Mardi Gras in New Orleans has an anything-goes reputation and out-of-towners descend upon the city every year to make fools of themselves. Spring break in parts of Florida is a similar phenomenon, drawing would-be libertines from all corners of the country. Public nudity and urination and vomiting are all part of the "fun."
Of course, if you live in New Orleans or near the beach in Florida, you may not have a favorable impression of tourists who come to your hometown for the express purpose of doing things they would never think of doing in their own backyard.
You might, in fact, find it offensive.
That's pretty much how we feel about venue-shopping plaintiffs and plaintiffs attorneys who have descended on Madison County with the apparent belief that we natives have all taken a vacation from common sense and fairness.
We're tired of hearing outsiders say "Anything goes in Madison County -- you can game the system there." We know that thinking is wrong and unfair.
So, it would seem, does Circuit Judge Dennis Ruth. Last month, Ruth sent four of five plaintiffs back where they came from – Sangamon and Cook Counties – to pursue their alleged complaints in their own jurisdictions.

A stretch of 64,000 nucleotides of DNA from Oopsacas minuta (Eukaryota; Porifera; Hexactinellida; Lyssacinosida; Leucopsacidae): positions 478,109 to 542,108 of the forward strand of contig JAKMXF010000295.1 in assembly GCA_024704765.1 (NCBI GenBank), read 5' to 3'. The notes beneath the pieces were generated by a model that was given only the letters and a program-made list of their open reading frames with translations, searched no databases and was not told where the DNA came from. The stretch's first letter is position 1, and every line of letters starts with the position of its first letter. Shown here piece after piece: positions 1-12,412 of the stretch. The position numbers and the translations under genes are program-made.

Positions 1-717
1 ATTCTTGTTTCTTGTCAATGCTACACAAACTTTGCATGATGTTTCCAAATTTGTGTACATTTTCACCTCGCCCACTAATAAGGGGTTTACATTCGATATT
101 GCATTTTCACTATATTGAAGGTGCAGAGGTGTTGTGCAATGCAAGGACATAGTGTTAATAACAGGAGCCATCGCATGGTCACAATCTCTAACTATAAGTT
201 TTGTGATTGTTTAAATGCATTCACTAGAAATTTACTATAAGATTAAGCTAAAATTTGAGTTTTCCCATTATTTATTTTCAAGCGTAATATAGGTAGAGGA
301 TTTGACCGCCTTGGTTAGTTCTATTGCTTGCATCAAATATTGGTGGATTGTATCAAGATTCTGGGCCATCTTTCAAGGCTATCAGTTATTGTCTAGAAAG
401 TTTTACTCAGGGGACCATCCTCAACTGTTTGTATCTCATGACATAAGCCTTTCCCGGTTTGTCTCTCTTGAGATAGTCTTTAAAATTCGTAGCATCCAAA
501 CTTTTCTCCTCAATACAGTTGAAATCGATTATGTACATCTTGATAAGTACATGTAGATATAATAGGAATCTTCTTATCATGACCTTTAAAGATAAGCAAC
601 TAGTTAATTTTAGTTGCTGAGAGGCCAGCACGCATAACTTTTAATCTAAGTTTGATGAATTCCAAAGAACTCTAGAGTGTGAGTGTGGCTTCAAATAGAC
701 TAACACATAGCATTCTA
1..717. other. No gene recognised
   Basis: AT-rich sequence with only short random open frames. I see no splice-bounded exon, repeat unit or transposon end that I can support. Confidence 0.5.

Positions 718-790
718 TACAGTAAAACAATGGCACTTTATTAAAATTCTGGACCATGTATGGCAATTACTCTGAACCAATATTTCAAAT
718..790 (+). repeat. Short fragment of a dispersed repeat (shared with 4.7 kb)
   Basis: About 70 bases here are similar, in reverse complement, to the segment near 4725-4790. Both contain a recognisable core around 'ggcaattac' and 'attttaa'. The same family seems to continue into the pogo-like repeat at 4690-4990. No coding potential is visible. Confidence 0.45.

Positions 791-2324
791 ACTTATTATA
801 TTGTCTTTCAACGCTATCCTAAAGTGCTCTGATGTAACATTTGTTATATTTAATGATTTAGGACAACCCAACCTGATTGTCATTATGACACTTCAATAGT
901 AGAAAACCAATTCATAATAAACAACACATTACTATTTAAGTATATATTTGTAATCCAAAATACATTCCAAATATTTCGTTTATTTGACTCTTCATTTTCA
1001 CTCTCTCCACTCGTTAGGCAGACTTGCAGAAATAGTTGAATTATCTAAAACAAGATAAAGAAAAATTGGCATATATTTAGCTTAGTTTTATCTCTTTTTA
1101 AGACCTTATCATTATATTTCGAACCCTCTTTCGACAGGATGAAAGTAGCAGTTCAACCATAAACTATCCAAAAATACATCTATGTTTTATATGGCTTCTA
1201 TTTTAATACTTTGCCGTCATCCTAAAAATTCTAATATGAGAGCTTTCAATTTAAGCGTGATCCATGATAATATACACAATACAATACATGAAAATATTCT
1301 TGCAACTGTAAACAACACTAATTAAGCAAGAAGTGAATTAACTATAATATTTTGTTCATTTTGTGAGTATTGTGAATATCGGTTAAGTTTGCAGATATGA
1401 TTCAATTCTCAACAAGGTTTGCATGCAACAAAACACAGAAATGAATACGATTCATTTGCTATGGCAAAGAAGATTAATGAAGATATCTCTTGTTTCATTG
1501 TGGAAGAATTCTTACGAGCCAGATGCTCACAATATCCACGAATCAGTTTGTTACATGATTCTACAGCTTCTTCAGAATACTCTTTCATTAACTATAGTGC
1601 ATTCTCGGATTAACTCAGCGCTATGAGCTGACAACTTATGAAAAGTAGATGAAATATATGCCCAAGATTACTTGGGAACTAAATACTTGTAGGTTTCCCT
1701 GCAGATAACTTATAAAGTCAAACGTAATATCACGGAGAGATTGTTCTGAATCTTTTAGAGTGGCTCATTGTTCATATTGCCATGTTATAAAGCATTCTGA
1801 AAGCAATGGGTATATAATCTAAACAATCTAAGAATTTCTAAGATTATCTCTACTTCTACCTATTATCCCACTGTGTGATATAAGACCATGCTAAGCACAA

Along with one local woman, the out-of-towners had filed suit against the makers of Levaquin, an antibiotic prescribed for lung and sinus diseases that has recently been targeted by attorneys as the cause of tendon injuries.
Defendants argued the five suits were improperly joined and Madison County was an inconvenient venue for hearing the suits.
Plaintiffs responded the claims shared questions of law and splitting them would mean more cases to try – i.e., more effort for attorneys such as Jeffrey Lowe, a serial filer of frivolous lawsuits best known for his crusade against the terrifying mini-blind menace.
We haven't seen the last of the venue shoppers; but, if other judges followed Ruth's example, Madison County might lose its unsavory reputation -- and attract a better class of visitors.